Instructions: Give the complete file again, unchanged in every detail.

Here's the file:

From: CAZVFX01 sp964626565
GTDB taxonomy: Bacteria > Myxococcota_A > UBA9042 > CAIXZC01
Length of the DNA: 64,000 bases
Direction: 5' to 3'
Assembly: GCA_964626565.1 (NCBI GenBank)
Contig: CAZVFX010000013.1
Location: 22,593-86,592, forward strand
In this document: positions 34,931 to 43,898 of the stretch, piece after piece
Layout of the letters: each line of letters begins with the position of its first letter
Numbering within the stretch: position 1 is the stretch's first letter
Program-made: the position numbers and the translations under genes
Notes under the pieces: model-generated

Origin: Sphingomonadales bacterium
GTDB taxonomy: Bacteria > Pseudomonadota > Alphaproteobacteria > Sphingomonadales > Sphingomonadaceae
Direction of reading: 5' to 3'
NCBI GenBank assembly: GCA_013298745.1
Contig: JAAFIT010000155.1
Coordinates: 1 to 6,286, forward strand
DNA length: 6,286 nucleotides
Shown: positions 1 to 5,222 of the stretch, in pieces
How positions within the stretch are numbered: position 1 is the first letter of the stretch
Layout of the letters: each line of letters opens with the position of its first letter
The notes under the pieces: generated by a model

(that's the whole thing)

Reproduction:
From: CAZVFX01 sp964626565
GTDB taxonomy: Bacteria > Myxococcota_A > UBA9042 > CAIXZC01
Length of the DNA: 64,000 bases
Direction: 5' to 3'
Assembly: GCA_964626565.1 (NCBI GenBank)
Contig: CAZVFX010000013.1
Location: 22,593-86,592, forward strand
In this document: positions 34,931 to 43,898 of the stretch, piece after piece
Layout of the letters: each line of letters begins with the position of its first letter
Numbering within the stretch: position 1 is the stretch's first letter
Program-made: the position numbers and the translations under genes
Notes under the pieces: model-generated

Origin: Sphingomonadales bacterium
GTDB taxonomy: Bacteria > Pseudomonadota > Alphaproteobacteria > Sphingomonadales > Sphingomonadaceae
Direction of reading: 5' to 3'
NCBI GenBank assembly: GCA_013298745.1
Contig: JAAFIT010000155.1
Coordinates: 1 to 6,286, forward strand
DNA length: 6,286 nucleotides
Shown: positions 1 to 5,222 of the stretch, in pieces
How positions within the stretch are numbered: position 1 is the first letter of the stretch
Layout of the letters: each line of letters opens with the position of its first letter
The notes under the pieces: generated by a model